WHOIS Hearing: Testimony available.

The written testimony from yesterday’s WHOIS hearing is now available online: Timothy Trainer, J. Scott Evans, Rick Wesson, Fraudit Info Sheet submitted by Mr. Wesson, Mark Bohannon Rick Wesson, by the way, indeed testified what I thought I heared…

The written testimony from yesterday’s WHOIS hearing is now available online: Timothy Trainer, J. Scott Evans, Rick Wesson, Fraudit Info Sheet submitted by Mr. Wesson, Mark BohannonRick Wesson, by the way, indeed testified what I thought I heared yesterday: I do support the proposed legislation as a step forward and hope it will deter those intent on registering domains with fraudulent contact data. While it might indeed have a deterrent effect, we cannot solely rely on industry regulation to prevent false and invalid registrant data from entering the Whois database. … Please add a requirement that registrars be involved in validating a potentially accurate representation of those they register. Don稚 miss this opportunity to evolve the Internet beyond the wild, wild west toward the safety of any civilized community.

Why people share music instead of buying it.

As Kris K??hntopp points out over and over again, file sharing can give consumers a level of comfort and value that money, unfortunately, can’t buy these days. A friend points me to a great recording of Brahms’ German Requiem (Leinsdorf with the Bo…

As Kris Köhntopp points out over and over again, file sharing can give consumers a level of comfort and value that money, unfortunately, can’t buy these days.A friend points me to a great recording of Brahms’ German Requiem (Leinsdorf with the Boston Symphony). I want to buy that recording as a christmas gift for my father — it’s not available on this side of the Atlantic, I’m told.I order the sound track for Chicago (dozed through the movie on a trans-Atlantc flight some time ago, still want to get the sound track) from Amazon — it’s three weeks and counting now, and I was just told that it may take some more weeks.Add to this Kris’ observation that CDs often come with copy protection mechanisms these days which aren’t effective against determined attackers, but can break players; that digital music is either unavailable legally, or DRMed to the extent that it’s not portable across player platforms (and technology generations); add to this that MP3s are not so encumbered.Then, why on earth, should people pay money to be allowed to wait a month for a product that may quite well be inferior to what’s available almost freely and almost immediately, can be used across platforms, and is available in formats that are suitable for long-time archival?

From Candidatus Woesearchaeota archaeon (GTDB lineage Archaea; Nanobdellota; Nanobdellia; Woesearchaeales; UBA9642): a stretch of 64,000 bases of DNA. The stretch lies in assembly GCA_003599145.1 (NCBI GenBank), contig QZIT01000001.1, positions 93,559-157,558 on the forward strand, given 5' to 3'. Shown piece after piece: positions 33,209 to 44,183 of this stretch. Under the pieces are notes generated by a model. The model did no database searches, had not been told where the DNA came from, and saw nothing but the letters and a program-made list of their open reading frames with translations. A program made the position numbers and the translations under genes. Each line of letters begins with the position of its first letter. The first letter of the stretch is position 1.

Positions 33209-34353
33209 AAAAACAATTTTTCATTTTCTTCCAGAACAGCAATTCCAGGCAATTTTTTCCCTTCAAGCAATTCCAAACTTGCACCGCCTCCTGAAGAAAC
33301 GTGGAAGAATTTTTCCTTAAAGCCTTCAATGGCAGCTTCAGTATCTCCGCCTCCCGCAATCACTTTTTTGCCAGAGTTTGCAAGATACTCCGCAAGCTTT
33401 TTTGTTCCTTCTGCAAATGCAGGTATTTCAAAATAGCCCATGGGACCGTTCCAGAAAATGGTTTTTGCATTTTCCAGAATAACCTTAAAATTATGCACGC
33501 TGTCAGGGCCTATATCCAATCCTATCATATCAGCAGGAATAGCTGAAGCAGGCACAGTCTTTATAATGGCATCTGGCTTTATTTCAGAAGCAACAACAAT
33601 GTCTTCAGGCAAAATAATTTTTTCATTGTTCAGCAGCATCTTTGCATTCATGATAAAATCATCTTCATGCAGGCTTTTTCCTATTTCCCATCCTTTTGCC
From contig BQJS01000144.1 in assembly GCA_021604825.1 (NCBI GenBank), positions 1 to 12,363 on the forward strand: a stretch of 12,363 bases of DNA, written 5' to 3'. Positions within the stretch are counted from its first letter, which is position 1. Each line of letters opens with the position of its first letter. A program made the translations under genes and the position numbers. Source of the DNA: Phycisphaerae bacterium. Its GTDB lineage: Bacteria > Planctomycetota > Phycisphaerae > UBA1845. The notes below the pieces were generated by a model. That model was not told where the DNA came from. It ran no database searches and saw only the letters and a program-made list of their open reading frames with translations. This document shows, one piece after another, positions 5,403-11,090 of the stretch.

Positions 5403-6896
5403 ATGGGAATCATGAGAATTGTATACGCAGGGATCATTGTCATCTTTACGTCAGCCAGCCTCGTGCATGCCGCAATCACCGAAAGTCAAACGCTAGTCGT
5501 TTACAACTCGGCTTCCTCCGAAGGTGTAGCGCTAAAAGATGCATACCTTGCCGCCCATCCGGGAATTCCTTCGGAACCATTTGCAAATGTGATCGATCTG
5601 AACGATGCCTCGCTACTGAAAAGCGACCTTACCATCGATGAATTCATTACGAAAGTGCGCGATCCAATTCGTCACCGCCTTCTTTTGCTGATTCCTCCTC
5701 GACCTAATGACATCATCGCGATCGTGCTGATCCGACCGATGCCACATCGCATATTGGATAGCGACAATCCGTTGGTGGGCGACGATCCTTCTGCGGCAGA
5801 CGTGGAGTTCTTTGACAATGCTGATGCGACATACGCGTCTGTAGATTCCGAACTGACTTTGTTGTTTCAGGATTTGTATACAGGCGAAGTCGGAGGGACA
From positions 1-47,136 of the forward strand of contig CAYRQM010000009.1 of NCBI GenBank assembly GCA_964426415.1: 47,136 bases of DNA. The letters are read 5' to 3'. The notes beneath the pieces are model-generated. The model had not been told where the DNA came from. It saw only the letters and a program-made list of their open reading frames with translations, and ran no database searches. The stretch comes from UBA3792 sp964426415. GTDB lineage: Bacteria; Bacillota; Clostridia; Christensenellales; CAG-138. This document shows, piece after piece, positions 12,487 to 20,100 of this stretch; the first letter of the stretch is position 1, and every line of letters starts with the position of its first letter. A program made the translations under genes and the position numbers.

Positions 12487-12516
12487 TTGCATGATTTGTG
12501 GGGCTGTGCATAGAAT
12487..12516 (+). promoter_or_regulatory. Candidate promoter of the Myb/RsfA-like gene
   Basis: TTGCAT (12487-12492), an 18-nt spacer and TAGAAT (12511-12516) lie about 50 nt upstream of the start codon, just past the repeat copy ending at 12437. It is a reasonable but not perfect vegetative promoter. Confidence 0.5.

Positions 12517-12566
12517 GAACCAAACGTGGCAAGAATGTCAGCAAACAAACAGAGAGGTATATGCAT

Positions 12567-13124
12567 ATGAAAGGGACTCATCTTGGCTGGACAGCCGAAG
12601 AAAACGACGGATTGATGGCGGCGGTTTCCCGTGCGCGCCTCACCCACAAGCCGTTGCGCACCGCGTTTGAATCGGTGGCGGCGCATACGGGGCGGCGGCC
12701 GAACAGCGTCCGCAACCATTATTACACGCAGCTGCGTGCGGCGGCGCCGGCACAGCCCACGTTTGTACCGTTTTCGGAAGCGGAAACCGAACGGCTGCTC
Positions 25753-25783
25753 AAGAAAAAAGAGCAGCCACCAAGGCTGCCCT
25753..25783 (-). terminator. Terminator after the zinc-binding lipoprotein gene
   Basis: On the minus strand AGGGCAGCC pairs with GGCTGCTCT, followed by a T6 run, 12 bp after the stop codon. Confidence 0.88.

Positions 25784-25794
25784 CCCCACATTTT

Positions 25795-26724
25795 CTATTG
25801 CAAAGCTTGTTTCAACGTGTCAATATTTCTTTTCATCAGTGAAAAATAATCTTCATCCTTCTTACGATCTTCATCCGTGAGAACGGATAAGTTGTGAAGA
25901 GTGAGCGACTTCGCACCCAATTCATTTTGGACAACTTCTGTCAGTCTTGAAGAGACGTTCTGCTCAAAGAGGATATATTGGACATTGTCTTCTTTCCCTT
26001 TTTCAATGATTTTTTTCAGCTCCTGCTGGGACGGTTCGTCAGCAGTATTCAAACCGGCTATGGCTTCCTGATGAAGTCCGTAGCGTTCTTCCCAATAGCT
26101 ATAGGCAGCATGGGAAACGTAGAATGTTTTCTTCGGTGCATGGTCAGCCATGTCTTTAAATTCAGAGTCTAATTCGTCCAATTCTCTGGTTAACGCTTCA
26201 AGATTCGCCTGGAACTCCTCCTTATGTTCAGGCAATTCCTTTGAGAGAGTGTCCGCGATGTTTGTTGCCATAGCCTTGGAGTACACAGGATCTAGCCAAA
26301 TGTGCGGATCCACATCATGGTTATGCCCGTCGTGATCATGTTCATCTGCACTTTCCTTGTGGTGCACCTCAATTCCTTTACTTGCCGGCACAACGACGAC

WHOIS hearing notes

Some preliminary notes from listening to the WHOIS hearing’s live webcast: Testimonial was heared from Tim Trainer (IACC), J Scott Evans (INTA; former GNSO Council member and IPC chair), Rick Wesson (registrar constituency CTO), and Mark Bohannon …

Some preliminary notes from listening to the WHOIS hearing’s live webcast: Testimonial was heared from Tim Trainer (IACC), J Scott Evans (INTA; former GNSO Council member and IPC chair), Rick Wesson (registrar constituency CTO), and Mark Bohannon (Copyright Coalition on Domain Names). All witnesses supported the bill.

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Besides the usual “whois is important” statements, Rick Wesson testified about his fraudit system, and pointed out that registrars have no business incentives to verify contact data supplied to them as long as they are paid. He seemed to suggest that additional lelgislation was needed in order to create such incentives. (I may have mis-heared him on that point, though.)